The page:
Andrew Bynum wrapped a bearhug around Pau Gasol, claiming, "We got one." Kobe Bryant, too, hugged Bynum and then lightly tapped his chest. The Lakers had just finished clawing, defending and making clutch shots en route to a close victory against the Boston Celtics. So it was understandable that the emotions ran high and the excitement boiled.
It sounds like everything that transpired after the Lakers' Game 7 victory of the 2010 NBA Finals. Except this took place on a Sunday in an otherwise normal regular-season game. The cast of characters appeared the same. Metta World Peace came out of nowhere to hit big shots and defend Paul Pierce. The Lakers' front line maintained its dominance on the glass and inside against Boston's depleted front line. After initially struggling from the field, a resilient Bryant made big fourth-quarter baskets, while also leaning on his teammates.
But what made everything so great about the 2010 NBA Finals also illustrated Sunday why these two teams are seeing the end chapter of a storied rivalry. Both teams either could lose their core lineups before Thursday's NBA trade deadline, or risk showcasing their aging and offense-challenged roster against younger and faster teams in the postseason. But don't tell that to Celtics Coach Doc Rivers.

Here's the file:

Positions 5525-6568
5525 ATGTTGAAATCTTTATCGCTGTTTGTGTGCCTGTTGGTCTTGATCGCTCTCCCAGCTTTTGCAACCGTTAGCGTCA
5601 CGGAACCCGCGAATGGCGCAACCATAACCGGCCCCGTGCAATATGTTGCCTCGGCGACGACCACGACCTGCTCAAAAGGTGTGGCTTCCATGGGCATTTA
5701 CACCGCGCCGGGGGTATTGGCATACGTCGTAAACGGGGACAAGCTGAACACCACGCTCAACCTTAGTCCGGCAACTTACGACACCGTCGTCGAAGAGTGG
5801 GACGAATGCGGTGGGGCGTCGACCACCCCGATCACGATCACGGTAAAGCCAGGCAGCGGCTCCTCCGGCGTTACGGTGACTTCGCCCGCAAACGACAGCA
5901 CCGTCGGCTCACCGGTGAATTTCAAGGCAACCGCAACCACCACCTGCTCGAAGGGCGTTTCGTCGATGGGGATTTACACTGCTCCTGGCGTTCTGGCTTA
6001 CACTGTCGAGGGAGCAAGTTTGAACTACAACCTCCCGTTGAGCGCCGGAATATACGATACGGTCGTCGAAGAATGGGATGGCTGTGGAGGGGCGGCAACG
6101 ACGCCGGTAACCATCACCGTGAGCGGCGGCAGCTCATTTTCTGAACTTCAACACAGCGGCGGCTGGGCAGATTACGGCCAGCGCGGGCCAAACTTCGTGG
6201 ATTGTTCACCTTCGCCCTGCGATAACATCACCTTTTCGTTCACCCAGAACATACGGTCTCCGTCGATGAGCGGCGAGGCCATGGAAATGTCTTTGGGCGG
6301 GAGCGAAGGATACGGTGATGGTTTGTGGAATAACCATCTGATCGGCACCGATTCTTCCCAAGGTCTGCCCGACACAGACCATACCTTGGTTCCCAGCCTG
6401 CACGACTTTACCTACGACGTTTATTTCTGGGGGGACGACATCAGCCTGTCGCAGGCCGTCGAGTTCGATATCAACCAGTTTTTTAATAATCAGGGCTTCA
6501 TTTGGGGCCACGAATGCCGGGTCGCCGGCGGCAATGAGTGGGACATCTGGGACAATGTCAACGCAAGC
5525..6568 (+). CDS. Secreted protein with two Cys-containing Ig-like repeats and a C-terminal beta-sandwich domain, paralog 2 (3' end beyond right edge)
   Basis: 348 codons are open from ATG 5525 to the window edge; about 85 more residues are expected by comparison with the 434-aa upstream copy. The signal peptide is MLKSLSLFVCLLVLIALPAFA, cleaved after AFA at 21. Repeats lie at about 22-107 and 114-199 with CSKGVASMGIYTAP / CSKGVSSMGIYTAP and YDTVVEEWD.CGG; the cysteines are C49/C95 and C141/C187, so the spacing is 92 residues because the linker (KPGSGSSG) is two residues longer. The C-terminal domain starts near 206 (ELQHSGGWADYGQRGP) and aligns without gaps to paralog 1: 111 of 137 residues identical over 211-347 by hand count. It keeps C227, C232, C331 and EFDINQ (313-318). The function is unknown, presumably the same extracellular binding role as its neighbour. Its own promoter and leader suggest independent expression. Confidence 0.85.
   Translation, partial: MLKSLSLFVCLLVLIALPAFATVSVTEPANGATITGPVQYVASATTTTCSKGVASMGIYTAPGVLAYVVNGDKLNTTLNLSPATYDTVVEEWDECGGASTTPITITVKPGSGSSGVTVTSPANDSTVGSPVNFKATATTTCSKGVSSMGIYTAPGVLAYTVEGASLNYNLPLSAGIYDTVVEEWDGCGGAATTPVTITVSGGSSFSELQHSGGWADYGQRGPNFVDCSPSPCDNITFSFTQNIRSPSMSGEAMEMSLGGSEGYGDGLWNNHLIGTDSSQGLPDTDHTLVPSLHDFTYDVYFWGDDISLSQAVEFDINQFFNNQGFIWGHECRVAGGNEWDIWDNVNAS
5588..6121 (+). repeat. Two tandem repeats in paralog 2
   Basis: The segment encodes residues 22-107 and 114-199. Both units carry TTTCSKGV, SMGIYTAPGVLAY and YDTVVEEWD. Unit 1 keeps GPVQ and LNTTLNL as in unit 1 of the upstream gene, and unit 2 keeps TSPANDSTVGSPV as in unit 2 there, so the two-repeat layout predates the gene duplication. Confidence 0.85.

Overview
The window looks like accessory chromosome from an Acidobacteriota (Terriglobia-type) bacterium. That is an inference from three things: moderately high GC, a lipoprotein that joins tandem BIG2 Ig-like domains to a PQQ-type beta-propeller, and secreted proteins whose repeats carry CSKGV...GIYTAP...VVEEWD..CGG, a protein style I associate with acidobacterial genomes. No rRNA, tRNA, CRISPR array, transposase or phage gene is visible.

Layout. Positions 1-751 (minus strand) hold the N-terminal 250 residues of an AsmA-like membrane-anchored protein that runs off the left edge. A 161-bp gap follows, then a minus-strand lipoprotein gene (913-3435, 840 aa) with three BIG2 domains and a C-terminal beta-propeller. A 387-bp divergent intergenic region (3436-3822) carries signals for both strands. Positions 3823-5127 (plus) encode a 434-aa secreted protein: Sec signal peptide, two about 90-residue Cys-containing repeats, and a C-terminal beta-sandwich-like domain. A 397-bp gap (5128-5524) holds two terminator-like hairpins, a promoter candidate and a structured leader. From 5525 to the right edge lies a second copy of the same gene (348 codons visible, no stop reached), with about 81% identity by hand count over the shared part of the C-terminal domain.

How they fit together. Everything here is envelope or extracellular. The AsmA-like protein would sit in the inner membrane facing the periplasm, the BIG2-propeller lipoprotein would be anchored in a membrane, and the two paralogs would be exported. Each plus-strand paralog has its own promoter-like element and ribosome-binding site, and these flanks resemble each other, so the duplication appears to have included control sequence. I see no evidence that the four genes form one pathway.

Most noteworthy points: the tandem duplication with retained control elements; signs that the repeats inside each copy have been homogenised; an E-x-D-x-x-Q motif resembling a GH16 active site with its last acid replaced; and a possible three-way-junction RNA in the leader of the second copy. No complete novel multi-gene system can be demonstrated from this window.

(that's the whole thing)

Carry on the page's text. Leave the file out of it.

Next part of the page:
"I guarantee the Lakers feel the same way," Rivers said. "We know there are favorites in the East and we know there are favorites in the West. There should be. We haven't deserved to be one. Neither have they yet. But it's 0-0 when the playoffs start. If both teams are healthy, you just never know."
Rivers' optimism proves unfounded. The Lakers (25-16) may have climbed to third place in the Western Conference, but they've remained unreliable on the road (7-14). Meanwhile, Boston (21-19) remains seventh in the East.
The teams' current state and their current personnel make it likely what everyone saw Sunday marked the end of two good Lakers and Celtics teams.
The Lakers feature an aging core of Derek Fisher (37), Bryant (33), Gasol (31) and World Peace (31), with only one starter (Bynum) and two reserves (rookies Andrew Goudelock and Darius Morris) younger than 30. The Celtics also have fragile parts in Ray Allen (36), Kevin Garnett(35) and Pierce(34).
Lakers General Manager Mitch Kupchak has refused to keep anyone outside of Bryant protected from trade talks. Danny Ainge, the Celtics' president of basketball operations, said he would consider trading part of his team's aging core if he thought it would help the franchise avoid a return to its dark age of the late 1990s.
"If it is the end of [the rivalry]," Bryant said, "it will resurface one day, I'm sure."